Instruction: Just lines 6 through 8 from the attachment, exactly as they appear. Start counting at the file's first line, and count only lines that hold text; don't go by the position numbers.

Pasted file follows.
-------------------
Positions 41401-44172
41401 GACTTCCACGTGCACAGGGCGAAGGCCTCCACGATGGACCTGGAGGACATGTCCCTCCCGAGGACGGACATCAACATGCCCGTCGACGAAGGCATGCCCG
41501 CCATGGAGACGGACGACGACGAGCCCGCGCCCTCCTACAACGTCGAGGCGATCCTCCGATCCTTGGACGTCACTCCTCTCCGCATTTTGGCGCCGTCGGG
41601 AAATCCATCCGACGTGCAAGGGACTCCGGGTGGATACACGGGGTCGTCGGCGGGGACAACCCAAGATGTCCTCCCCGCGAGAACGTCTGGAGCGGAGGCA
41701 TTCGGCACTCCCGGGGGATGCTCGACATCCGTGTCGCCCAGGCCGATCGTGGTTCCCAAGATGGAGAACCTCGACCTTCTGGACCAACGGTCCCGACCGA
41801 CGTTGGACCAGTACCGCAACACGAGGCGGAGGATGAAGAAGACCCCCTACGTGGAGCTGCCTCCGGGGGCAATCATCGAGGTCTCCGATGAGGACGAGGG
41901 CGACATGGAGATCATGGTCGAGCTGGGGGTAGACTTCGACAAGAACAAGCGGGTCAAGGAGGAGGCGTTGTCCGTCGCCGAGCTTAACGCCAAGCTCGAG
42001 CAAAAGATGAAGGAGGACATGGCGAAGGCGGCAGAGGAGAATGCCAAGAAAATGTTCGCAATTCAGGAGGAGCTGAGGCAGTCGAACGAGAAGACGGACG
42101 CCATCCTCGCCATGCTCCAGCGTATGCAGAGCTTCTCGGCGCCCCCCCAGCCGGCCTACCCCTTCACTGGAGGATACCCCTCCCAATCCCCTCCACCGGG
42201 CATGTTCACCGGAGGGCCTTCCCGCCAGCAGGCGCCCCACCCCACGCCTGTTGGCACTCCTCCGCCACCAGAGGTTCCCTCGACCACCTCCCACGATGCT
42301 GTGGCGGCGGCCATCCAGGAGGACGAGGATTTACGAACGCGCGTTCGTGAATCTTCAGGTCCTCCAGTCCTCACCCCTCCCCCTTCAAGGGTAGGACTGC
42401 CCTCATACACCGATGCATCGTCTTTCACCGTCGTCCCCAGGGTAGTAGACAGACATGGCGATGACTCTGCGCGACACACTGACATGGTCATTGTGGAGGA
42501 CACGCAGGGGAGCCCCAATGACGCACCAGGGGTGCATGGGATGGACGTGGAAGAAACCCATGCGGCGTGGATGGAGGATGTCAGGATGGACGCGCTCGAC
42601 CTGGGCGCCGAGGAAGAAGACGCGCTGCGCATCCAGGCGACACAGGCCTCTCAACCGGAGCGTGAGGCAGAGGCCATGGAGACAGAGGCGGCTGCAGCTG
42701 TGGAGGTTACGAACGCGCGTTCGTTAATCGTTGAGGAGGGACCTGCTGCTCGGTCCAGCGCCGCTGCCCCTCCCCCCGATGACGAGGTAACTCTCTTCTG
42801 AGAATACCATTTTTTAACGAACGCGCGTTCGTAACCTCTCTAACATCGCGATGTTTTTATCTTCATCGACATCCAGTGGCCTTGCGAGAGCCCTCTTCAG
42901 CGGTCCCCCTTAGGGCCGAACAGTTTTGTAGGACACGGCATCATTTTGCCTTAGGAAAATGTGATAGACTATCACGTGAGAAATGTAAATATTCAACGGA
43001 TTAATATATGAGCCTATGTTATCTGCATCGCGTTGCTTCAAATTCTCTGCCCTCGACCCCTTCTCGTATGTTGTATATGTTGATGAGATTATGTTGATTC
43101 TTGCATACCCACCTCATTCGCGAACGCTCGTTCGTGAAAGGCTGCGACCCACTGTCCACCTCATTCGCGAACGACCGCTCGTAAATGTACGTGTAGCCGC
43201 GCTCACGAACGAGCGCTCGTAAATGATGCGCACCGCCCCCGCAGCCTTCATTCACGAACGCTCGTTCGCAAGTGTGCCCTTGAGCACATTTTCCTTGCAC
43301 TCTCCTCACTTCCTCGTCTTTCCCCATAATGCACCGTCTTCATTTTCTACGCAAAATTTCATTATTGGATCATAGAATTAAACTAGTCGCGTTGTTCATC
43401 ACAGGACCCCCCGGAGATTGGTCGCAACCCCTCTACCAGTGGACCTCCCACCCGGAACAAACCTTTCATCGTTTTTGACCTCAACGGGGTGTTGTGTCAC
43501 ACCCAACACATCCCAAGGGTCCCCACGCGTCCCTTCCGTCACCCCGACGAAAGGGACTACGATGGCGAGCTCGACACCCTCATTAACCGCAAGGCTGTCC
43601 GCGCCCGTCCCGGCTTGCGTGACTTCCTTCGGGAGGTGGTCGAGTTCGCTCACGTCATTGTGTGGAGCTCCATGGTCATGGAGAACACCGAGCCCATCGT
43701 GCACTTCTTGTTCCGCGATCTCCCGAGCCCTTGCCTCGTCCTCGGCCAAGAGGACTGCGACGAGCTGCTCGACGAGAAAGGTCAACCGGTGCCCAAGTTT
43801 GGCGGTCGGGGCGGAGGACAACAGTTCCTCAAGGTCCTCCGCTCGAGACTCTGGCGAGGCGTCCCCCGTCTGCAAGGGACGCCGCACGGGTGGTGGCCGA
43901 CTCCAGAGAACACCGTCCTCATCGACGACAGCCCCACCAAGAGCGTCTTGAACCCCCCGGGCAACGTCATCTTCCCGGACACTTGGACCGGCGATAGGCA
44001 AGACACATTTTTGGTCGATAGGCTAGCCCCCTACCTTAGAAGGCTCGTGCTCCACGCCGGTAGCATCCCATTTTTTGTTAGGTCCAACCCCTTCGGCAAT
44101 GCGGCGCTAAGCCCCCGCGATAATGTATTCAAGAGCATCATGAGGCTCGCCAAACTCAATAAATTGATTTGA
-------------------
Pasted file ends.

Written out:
41801 CGTTGGACCAGTACCGCAACACGAGGCGGAGGATGAAGAAGACCCCCTACGTGGAGCTGCCTCCGGGGGCAATCATCGAGGTCTCCGATGAGGACGAGGG
41901 CGACATGGAGATCATGGTCGAGCTGGGGGTAGACTTCGACAAGAACAAGCGGGTCAAGGAGGAGGCGTTGTCCGTCGCCGAGCTTAACGCCAAGCTCGAG
42001 CAAAAGATGAAGGAGGACATGGCGAAGGCGGCAGAGGAGAATGCCAAGAAAATGTTCGCAATTCAGGAGGAGCTGAGGCAGTCGAACGAGAAGACGGACG